Yep. And im not including the abominations of turbo engines from the 1980-90s Chrysler Lebarons. #-o
ecapox
 
Joined: 14 May 2010

Post Thu Sep 16, 2010 12:43 pm

As the Garrett man explained the European markets discovered turbos in the diesel engines. They made small engines powerful, drivable, fuel efficient and reliable without the turbo lag experience. When the confidence was there engineers started to use it to downsize the petrol engines. I think it did not happen in NA because there wasn't a significant market for diesel cars.
Formula One's fundamental ethos is about success coming to those with the most ingenious engineering and best .............................. organization, not to those with the biggest budget. (Dave Richards)
WhiteBlue
 
Joined: 14 Apr 2008
Location: WhiteBlue Country

Post Thu Sep 16, 2010 12:48 pm

ecapox wrote:I really do think the reintroduction of turbos to F1 will make a significant impact in the car market. Small turbo engines are very efficient while also maintaining a decent level of power.

Really, the only people using turbos in the North America car market is Audi and VW.

Outside of the US, small turbo engines are definitely "in". Recent magazine articles point to 2 or 3 cylinder 8-900cc turbo petrol motors giving 80-100bhp and 125-150lbft in the very near future. In most hatchbacks, that sort of performance is 'adequate'. That they also reckon to give 60+mpg is the real issue though.

There was a suggestion that the Ford Mondeo's main engine would be 160-180bhp 1.6 litre with a 220-250bhp 2litre performance version. Again utilising turbo technology.

These figures are from memory of a recent article in Autocar so please don't shoot me down if they're not 100% accurate [-o<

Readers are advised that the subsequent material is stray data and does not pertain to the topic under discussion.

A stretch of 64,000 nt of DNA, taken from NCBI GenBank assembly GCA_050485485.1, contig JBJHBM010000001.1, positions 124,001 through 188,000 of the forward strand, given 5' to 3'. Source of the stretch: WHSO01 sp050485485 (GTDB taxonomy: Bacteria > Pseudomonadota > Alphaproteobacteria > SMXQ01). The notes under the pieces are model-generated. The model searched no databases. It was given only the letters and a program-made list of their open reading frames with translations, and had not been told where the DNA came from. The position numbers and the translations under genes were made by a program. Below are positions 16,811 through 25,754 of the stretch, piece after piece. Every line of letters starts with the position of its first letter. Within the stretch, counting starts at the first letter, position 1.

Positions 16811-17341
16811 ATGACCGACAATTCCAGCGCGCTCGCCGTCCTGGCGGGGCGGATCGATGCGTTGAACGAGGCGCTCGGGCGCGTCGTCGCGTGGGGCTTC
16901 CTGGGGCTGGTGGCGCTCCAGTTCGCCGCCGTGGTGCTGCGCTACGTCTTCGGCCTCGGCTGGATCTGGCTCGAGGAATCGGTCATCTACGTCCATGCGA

The Fiat MultiAir system looks very promising. They are likely to license it to other manufacturers too I believe.
Just_a_fan
 
Joined: 31 Jan 2010

Post Thu Sep 16, 2010 1:44 pm

Here the only gasoline turbos I see are VAGS, too, with the exception of the 5 in line that Volvo and Ford uses in some vehicles.

I have heard that in Europe there is a version of the VW Passat with a 1.4 liter turbo producing 170HP, is it right?

Well, that huge car with a small powerfull engine seems a nice thing.

@autoguru: why dont you actually build on ESERU or STFU? You know, there is a guy at the forum called Feliks that actually DOES things rather than talk about them... :D
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Belatti
 
Joined: 10 Jul 2007
Location: Argentina

Post Thu Sep 16, 2010 3:52 pm

Belatti wrote:I have heard that in Europe there is a version of the VW Passat with a 1.4 liter turbo producing 170HP, is it right?

Well, that huge car with a small powerfull engine seems a nice thing.

It uses a combination of turbo and supercharger. It debuted in the Mk5 Golf if I remember correctly.
Just_a_fan
 
Joined: 31 Jan 2010

Post Thu Sep 16, 2010 3:54 pm

Outside of the US, small turbo engines are definitely "in". Recent magazine articles point to 2 or 3 cylinder 8-900cc turbo petrol motors giving 80-100bhp and 125-150lbft in the very near future.


funny how things come in "swings and roundabouts", depending from the "flavour of the month" in car marketing.

I had and Daihatsu Charade GTti in 1991